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What Is Self Harming?


Self-harm is when someone intentionally harms or injures themselves as a way to cope with very difficult feelings or overwhelming situations. The most common forms of self harm involve cutting, burning or overdoses, but it can actually be any form of behavior that causes injury to oneself regardless of how minor or high risk the behavior is. Really, if someone’s displays behavior that causes harm or injury to themselves as a way to cope with difficult emotions, it can be seen as self-harm.

Some people have described self harm as a way to express what is difficult to put into words, change emotional pain into physical pain, make invisible thoughts something visible, punish themselves for how they are feeling or to stop feeling numb. 


There are many forms someone can take to harm themselves. It is very common to think that self-harm only includes cutting or overdosing but there are actually a range of behaviors that people do to self-harm. These include:

  • Cutting yourself 

  • Biting yourself 

  • Burning your skin

  • Punching or hitting yourself or walls 

  • Inserting objects into your body 

  • Getting into fights where you know that you’ll get hurt 

  • Misusing alcohol or drugs

  • Picking or scratching at your skin

  • Purposely starving yourself or binge-eating

  • Pulling your hair 

  • Excessively exercising 


Self-harm is actually a lot more common that people think. It is more common amongst young people but people of all ages self-harm. People self-harm to cope with overwhelming and distressing feelings or emotions which can be caused by:

  • Social issues – such as being bullied, having problems at school/work, confusion about your sexuality, relationship breakdowns

  • Trauma – experiencing trauma such as physical, emotional or sexual abuse, bereavement, having a miscarriage 

  • Psychological causes – experiencing thoughts or voices telling you to self-harm, having Borderline Personality Disorder, disassociating 


  • Call an ambulance or go straight to A&E if you or someone else has taken an overdose, if someone else is unconscious, you or someone else is having difficulty breathing, are in shock after a serious cut or burn, are in a lot of pain or are losing a lot of blood.

  • Keep a diary – it might help if you keep a diary of your experiences so you can look back at it, identify triggers and then be able to anticipate stressful situations and deal with them better. Try writing down what happened before you self-harmed – did you have specific thoughts or did something or someone remind you of something difficult?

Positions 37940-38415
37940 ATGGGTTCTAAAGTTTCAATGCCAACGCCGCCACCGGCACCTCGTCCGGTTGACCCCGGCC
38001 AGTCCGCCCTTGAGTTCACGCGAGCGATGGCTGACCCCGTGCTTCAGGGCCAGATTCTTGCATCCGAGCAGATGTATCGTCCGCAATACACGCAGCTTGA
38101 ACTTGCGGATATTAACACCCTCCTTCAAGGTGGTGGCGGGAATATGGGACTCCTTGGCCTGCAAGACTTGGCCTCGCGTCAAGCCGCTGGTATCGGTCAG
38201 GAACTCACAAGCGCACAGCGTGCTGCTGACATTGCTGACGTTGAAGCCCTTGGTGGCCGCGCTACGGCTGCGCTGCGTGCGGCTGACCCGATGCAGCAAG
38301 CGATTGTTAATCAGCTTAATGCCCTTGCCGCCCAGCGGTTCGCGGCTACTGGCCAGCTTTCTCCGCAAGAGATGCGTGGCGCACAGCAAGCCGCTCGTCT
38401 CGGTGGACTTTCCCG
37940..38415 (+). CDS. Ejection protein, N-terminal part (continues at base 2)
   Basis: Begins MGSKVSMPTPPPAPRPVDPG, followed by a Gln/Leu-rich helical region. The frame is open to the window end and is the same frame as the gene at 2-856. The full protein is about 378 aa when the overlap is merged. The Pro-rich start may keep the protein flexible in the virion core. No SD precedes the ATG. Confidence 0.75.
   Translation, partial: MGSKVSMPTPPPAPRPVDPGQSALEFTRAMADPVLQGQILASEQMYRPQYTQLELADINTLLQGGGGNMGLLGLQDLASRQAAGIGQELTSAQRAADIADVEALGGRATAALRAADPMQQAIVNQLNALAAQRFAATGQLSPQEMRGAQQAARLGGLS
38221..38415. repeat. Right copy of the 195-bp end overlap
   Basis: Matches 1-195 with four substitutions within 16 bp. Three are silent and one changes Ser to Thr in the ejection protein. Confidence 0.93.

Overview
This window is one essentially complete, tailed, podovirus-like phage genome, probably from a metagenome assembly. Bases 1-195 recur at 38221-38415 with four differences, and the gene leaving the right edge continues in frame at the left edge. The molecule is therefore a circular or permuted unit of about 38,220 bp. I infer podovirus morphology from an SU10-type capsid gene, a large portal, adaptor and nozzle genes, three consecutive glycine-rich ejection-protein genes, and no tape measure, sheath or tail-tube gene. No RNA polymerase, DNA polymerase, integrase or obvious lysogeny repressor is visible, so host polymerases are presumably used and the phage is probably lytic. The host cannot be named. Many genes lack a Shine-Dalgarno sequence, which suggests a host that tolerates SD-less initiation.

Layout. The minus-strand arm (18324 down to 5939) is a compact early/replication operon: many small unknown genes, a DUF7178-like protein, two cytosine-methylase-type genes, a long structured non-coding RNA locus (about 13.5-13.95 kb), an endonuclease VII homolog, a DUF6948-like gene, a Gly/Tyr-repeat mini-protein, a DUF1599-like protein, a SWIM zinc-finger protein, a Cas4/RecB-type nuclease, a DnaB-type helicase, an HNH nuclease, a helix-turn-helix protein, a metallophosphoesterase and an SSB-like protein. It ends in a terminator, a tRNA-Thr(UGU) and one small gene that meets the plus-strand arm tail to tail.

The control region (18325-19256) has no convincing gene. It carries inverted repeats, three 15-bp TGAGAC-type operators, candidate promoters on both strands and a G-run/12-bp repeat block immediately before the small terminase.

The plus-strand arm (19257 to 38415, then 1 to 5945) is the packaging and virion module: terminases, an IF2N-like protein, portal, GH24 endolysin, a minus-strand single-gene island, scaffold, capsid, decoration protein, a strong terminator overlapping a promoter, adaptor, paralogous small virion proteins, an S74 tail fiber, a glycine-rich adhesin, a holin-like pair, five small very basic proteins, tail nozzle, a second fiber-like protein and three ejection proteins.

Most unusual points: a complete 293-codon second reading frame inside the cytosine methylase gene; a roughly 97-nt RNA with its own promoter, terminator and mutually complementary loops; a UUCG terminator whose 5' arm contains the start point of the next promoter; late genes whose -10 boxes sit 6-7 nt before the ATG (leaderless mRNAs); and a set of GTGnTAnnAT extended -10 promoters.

• Distract yourself – finding ways to distract yourself when you feel an urge to self-harm can really help. It’s important to know a few ways that can help you, as sometimes the same thing won’t always work e.g. distracting yourself from fear will be different to distracting yourself from anger.  Some examples are:

– Sadness – let yourself cry, sleep, take slow and deep breaths, massage your hands
– Anger – shout, exercise, tear a piece of paper, bite on material, hit pillows
– Numb/disconnected – hold ice cubes, snap rubber bands on your wrist, have a cold shower
– Need to control – tidy up, tense and then relax your muscles, write a list
– Self-hatred – write a letter from the part of you that feels the hatred then write back with compassion, express it through writing a song, poem or a drawing, or go for a run
– Shame/guilt – accept that making mistakes is part of being human, stop spending time with people who minimize your feelings

– Delay the self-harm – waiting five minutes before you self-harm can allow the urge to pass

  • Look after your physical health – get some more sleep, choose a healthier diet and do some exercise!

  • Practice self care – make time to find activities that will make you happy and do them. Visit people or places that will make you feel better. Treat yourself! Most importantly, be kind to yourself and treat yourself as you would treat a friend – try not to be hard on yourself on your bad days, it’s a process.


  • GP – your GP can assess you and let you know about the treatment that is available, can prescribe medication for any anxiety or depression and can refer you to a Community Mental Health Team (CMHT)

  • Talking treatments – Cognitive Behavioral Therapy (CBT) focuses on your thoughts, feelings and behaviors and helps you to understand your experiences, teaching you how to recognize and overcome stressful situations. Dialectical Behavior Therapy (DBT) – focuses on helping you accept that your emotions are valid, real and acceptable and teaches you to be open to ideas and opinions that contradict your own.

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